AYA joins pay net­work

The Myanmar Times - - Front Page - HTIN LYNN AUNG MYAT NOE OO

AYA Bank has be­come the first lender to of­fer bank cards with a stamp from global pay­ment net­work provider JCB, which can be used across 190 coun­tries.

SIX com­mer­cial banks have signed up to a two-step loan scheme funded by the Ja­panese gov­ern­ment’s de­vel­op­ment as­sis­tance arm, which will pro­vide sub­sidised loans, guar­an­teed by state-owned Myanma In­sur­ance, to small and medium-sized com­pa­nies.

The Japan In­ter­na­tional Co­op­er­a­tion Agency will is­sue a K30 bil­lion loan at 0.01 per­cent in­ter­est to state-owned lender Myanma Eco­nomic Bank, which will on-lend the funds to six com­mer­cial banks at 4pc in­ter­est.

From Septem­ber, the six banks – AYA Bank, CB Bank, Myan­mar Ci­ti­zens Bank (MCB), Myan­mar Ori­en­tal Bank, Kan­bawza Bank, and Small and Medium In­dus­trial De­vel­op­ment Bank (SMIDB) – will be­gin tak­ing ap­pli­ca­tions for loans from SMEs, pro­vided the com­pa­nies meet strict cri­te­ria.

In dis­clo­sure doc­u­ments pub­lished on the Yan­gon Stock Ex­change last week, MCB said that it ap­plied to par­tic­i­pate in the scheme in Novem­ber last and was se­lected in May.

JICA used spe­cific cri­te­ria in­clud­ing cor­po­rate gov­er­nance, as­set size, num­ber of branches and SME fo­cus in select­ing which banks would join the project, MCB said.

This project is an ex­pan­sion of an ear­lier scheme, said JICA con­sul­tant Jin Yoshida. In Fe­bru­ary the de­vel­op­ment agency is­sued a K4.8 bil­lion loan to SMIDB un­der sim­i­lar terms, and in fu­ture it will con­sider grant­ing an­other loan of K13 bil­lion, he said.

To be el­i­gi­ble for a loan from one of the six banks, busi­ness own­ers must make sure their com­pa­nies meet stan­dards set out by the SME De­vel­op­ment Depart­ment un­der the Min­istry of In­dus­try, be­fore reg­is­ter­ing with that depart­ment.

More than 90pc of busi­nesses in Myan­mar are clas­si­fied as SMEs, but only 25pc of th­ese busi­nesses are reg­is­tered with the min­istry, said depart­ment head Daw Aye Aye Win. “It is not easy to get small com­pa­nies to reg­is­ter, but we want to change this by demon­strat­ing that reg­is­tra­tion will bring ben­e­fits and op­por­tu­ni­ties,” she said.

Once a com­pany has reg­is­tered, it can ap­ply – with or with­out col­lat­eral – to one of the six com­mer­cial banks for a five-year loan of be­tween K15 mil­lion and K500 mil­lion.

Com­pa­nies ap­ply­ing with­out col­lat­eral will be el­i­gi­ble for an 11pc an­nual in­ter­est rate, while those with col­lat­eral will be ex­pected to pay 8.5pc, said Daw Yi Yi Khaing. Both rates are lower than the stan­dard com­mer­cial bank rate of 13pc.

MCB said that it will on-lend at 8.5pc, adding that this will pro­vide a 4.5pc mar­gin – the dif­fer­ence be­tween the in­ter­est rate the bank pays on the MEB loan and the rate at which it will lend – with­out MCB hav­ing to use its own de­posits.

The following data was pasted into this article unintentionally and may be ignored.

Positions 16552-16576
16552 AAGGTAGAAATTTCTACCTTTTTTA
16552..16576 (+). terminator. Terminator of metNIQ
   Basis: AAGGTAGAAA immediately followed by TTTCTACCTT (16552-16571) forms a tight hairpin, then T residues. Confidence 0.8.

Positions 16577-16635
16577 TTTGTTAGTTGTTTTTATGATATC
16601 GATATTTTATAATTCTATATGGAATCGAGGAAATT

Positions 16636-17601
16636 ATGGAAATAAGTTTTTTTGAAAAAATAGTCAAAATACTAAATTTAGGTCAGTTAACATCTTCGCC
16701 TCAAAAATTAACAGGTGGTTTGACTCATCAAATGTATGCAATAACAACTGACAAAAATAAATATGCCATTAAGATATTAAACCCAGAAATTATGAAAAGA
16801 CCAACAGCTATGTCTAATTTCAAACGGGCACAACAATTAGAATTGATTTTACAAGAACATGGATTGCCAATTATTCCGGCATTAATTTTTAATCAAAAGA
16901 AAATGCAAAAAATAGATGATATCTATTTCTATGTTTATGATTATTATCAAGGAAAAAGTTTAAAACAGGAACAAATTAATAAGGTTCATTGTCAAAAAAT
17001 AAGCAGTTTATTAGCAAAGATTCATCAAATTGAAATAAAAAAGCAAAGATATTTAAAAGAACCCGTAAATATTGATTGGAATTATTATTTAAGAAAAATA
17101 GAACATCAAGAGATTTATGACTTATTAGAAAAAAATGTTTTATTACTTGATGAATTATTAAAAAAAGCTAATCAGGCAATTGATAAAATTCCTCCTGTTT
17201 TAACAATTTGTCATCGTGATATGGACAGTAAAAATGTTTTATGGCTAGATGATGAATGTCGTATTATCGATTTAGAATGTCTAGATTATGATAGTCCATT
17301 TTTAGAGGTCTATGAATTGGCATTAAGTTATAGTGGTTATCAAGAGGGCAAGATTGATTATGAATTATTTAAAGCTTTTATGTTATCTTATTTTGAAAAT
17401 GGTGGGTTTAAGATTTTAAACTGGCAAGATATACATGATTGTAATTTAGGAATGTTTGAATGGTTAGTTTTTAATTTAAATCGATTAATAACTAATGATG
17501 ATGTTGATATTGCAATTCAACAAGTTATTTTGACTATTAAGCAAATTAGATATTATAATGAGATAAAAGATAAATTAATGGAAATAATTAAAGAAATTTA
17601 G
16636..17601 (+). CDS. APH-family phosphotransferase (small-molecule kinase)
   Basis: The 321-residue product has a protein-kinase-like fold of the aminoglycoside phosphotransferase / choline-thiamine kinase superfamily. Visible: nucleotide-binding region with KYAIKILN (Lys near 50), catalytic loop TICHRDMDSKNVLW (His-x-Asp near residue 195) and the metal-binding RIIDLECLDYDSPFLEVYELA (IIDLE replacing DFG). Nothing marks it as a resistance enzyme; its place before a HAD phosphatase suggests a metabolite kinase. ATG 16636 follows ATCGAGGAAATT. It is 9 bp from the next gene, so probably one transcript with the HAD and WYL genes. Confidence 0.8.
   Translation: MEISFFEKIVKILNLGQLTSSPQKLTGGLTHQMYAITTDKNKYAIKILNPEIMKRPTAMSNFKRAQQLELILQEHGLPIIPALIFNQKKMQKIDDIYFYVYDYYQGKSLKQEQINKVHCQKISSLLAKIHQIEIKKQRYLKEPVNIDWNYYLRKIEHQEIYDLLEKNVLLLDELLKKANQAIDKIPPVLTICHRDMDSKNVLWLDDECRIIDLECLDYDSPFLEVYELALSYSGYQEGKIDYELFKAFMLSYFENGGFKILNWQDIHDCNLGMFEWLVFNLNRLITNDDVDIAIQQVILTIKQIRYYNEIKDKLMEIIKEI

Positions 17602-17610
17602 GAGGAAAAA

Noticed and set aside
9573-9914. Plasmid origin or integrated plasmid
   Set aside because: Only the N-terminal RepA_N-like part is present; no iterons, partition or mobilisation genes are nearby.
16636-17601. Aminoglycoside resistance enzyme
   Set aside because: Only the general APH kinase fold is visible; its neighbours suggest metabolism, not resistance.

This will help the bank main­tain its loan-to-de­posit ra­tio and liq­uid­ity ra­tio in line with Cen­tral Bank re­quire­ments, it added.

Pri­or­ity will be given to con­sumer­re­lated com­pa­nies in sec­tors such as re­tail and ser­vices, said Daw Yi Yi Khaing.

Loans will not be given to farm­ers, real-es­tate busi­nesses, fi­nance and in­sur­ance firms, pre­cious met­als deal­ers, bars, pubs, amuse­ment and en­ter­tain­ment com­pa­nies ex­cept tourism, weapons com­pa­nies or any other sec­tor harm­ful to so­cial sta­bil­ity, ac­cord­ing to a JICA pre­sen­ta­tion.

Once a bank has re­ceived an ap­pli­ca­tion, it will be for­warded to state-owned Myanma In­sur­ance, which will de­cide whether to in­sure the loan, U Aye Min Thein, head of Myanma In­sur­ance, told The Myan­mar Times.

“We have to in­spect the com­pa­nies sys­tem­at­i­cally against strict cri­te­ria be­cause there are fraud­u­lent busi­ness­peo­ple ev­ery­where,” he said.

If the com­pany passes the as­sess­ment, Myanma In­sur­ance will send a Credit Guar­an­tee In­sur­ance certificate to the bank, which will make a fi­nal de­ci­sion on whether or not to is­sue the loan.

Banks will only be able to is­sue loans if they are backed by Myanma In­sur­ance, be­cause if the SME de­faults, the in­sur­ance com­pany will re­pay the prin­ci­ple.

In re­turn for the guar­an­tee, Myan­mar In­sur­ance will charge com­mer­cial banks 1pc to 2pc of the value of each loan in the first year if the com­pany has col­lat­eral, and 2pc to 3pc if it does not. The an­nual fee will fall each year as the loan nears re­pay­ment.

This com­plex sys­tem is de­signed to get around a strict rule bar­ring com­mer­cial lenders from is­su­ing loans with­out col­lat­eral – a reg­u­la­tion which has stopped credit from reach­ing those who need it most, be­cause many small com­pa­nies do not have valu­able as­sets such as land or gold.

Un­der cur­rent reg­u­la­tions, pri­vate fi­nan­cial in­sti­tu­tions can ac­cept Credit Guar­an­tee In­sur­ance in place of col­lat­eral.

U Ko Lay, chair of the man­age­ment com­mit­tee at South Dagon in­dus­trial zone, said the scheme’s suc­cess will de­pend on the in­tegrity of all in­volved. “We want this plan to be suc­cess­ful, but the banks re­ally need to con­sider which com­pa­nies should re­ceive the money,” he said.

“If they just give loans to com­pa­nies they have a good re­la­tion­ship with, it will not work. On the other side, the in­sur­ance com­pany must be care­ful and busi­ness­peo­ple must be hon­est when ap­ply­ing for loans.”

‘If they just give loans to com­pa­nies they have a good re­la­tion­ship with, it will not work.’

U Ko Lay South Dagon in­dus­trial zone

Photo: Kaung Htet

A worker cleans the area around two cash ma­chines.

Newspapers in English

Newspapers from Myanmar

© PressReader. All rights reserved.